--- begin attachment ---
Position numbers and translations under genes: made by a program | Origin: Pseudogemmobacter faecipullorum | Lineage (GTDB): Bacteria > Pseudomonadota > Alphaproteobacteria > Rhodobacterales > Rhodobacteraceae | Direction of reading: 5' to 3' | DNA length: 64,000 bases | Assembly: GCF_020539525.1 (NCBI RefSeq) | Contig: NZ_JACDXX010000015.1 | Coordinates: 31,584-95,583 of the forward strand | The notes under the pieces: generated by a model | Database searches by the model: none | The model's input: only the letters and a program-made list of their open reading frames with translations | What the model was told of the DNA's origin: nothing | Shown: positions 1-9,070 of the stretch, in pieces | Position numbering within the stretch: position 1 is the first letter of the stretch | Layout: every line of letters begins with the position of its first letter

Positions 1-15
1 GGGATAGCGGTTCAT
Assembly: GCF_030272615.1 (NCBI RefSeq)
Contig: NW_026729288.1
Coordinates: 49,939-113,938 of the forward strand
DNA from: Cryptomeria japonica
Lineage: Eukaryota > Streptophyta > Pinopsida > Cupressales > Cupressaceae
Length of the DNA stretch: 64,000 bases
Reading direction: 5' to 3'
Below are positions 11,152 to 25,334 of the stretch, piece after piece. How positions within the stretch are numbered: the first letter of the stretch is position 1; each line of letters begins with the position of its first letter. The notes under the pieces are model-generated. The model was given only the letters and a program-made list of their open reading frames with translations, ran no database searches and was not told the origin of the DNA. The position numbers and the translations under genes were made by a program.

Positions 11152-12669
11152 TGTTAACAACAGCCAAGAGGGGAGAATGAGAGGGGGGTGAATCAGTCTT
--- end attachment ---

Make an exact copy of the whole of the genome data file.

Position numbers and translations under genes: made by a program | Origin: Pseudogemmobacter faecipullorum | Lineage (GTDB): Bacteria > Pseudomonadota > Alphaproteobacteria > Rhodobacterales > Rhodobacteraceae | Direction of reading: 5' to 3' | DNA length: 64,000 bases | Assembly: GCF_020539525.1 (NCBI RefSeq) | Contig: NZ_JACDXX010000015.1 | Coordinates: 31,584-95,583 of the forward strand | The notes under the pieces: generated by a model | Database searches by the model: none | The model's input: only the letters and a program-made list of their open reading frames with translations | What the model was told of the DNA's origin: nothing | Shown: positions 1-9,070 of the stretch, in pieces | Position numbering within the stretch: position 1 is the first letter of the stretch | Layout: every line of letters begins with the position of its first letter

Positions 1-15
1 GGGATAGCGGTTCAT
Assembly: GCF_030272615.1 (NCBI RefSeq)
Contig: NW_026729288.1
Coordinates: 49,939-113,938 of the forward strand
DNA from: Cryptomeria japonica
Lineage: Eukaryota > Streptophyta > Pinopsida > Cupressales > Cupressaceae
Length of the DNA stretch: 64,000 bases
Reading direction: 5' to 3'
Below are positions 11,152 to 25,334 of the stretch, piece after piece. How positions within the stretch are numbered: the first letter of the stretch is position 1; each line of letters begins with the position of its first letter. The notes under the pieces are model-generated. The model was given only the letters and a program-made list of their open reading frames with translations, ran no database searches and was not told the origin of the DNA. The position numbers and the translations under genes were made by a program.

Positions 11152-12669
11152 TGTTAACAACAGCCAAGAGGGGAGAATGAGAGGGGGGTGAATCAGTCTT